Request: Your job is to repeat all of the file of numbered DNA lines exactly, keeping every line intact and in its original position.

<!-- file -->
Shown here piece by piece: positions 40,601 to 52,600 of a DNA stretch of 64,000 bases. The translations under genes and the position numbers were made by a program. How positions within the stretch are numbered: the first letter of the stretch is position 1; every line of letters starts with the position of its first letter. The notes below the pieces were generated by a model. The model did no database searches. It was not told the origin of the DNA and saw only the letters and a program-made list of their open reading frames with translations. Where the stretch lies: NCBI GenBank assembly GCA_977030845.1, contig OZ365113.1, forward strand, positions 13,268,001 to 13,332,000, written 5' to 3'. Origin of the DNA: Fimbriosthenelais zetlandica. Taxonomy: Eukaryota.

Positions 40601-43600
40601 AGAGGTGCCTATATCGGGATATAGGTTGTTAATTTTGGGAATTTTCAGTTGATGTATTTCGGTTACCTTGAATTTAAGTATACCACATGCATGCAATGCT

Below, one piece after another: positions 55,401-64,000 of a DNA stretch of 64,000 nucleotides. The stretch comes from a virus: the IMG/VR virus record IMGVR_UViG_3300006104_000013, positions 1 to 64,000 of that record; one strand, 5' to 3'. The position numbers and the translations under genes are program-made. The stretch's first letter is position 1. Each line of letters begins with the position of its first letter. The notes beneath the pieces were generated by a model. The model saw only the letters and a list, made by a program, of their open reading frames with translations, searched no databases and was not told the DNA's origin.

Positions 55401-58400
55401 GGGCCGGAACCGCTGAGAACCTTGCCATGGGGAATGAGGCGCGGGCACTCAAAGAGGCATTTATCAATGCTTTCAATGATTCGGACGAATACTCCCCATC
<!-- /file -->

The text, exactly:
Shown here piece by piece: positions 40,601 to 52,600 of a DNA stretch of 64,000 bases. The translations under genes and the position numbers were made by a program. How positions within the stretch are numbered: the first letter of the stretch is position 1; every line of letters starts with the position of its first letter. The notes below the pieces were generated by a model. The model did no database searches. It was not told the origin of the DNA and saw only the letters and a program-made list of their open reading frames with translations. Where the stretch lies: NCBI GenBank assembly GCA_977030845.1, contig OZ365113.1, forward strand, positions 13,268,001 to 13,332,000, written 5' to 3'. Origin of the DNA: Fimbriosthenelais zetlandica. Taxonomy: Eukaryota.

Positions 40601-43600
40601 AGAGGTGCCTATATCGGGATATAGGTTGTTAATTTTGGGAATTTTCAGTTGATGTATTTCGGTTACCTTGAATTTAAGTATACCACATGCATGCAATGCT

Below, one piece after another: positions 55,401-64,000 of a DNA stretch of 64,000 nucleotides. The stretch comes from a virus: the IMG/VR virus record IMGVR_UViG_3300006104_000013, positions 1 to 64,000 of that record; one strand, 5' to 3'. The position numbers and the translations under genes are program-made. The stretch's first letter is position 1. Each line of letters begins with the position of its first letter. The notes beneath the pieces were generated by a model. The model saw only the letters and a list, made by a program, of their open reading frames with translations, searched no databases and was not told the DNA's origin.

Positions 55401-58400
55401 GGGCCGGAACCGCTGAGAACCTTGCCATGGGGAATGAGGCGCGGGCACTCAAAGAGGCATTTATCAATGCTTTCAATGATTCGGACGAATACTCCCCATC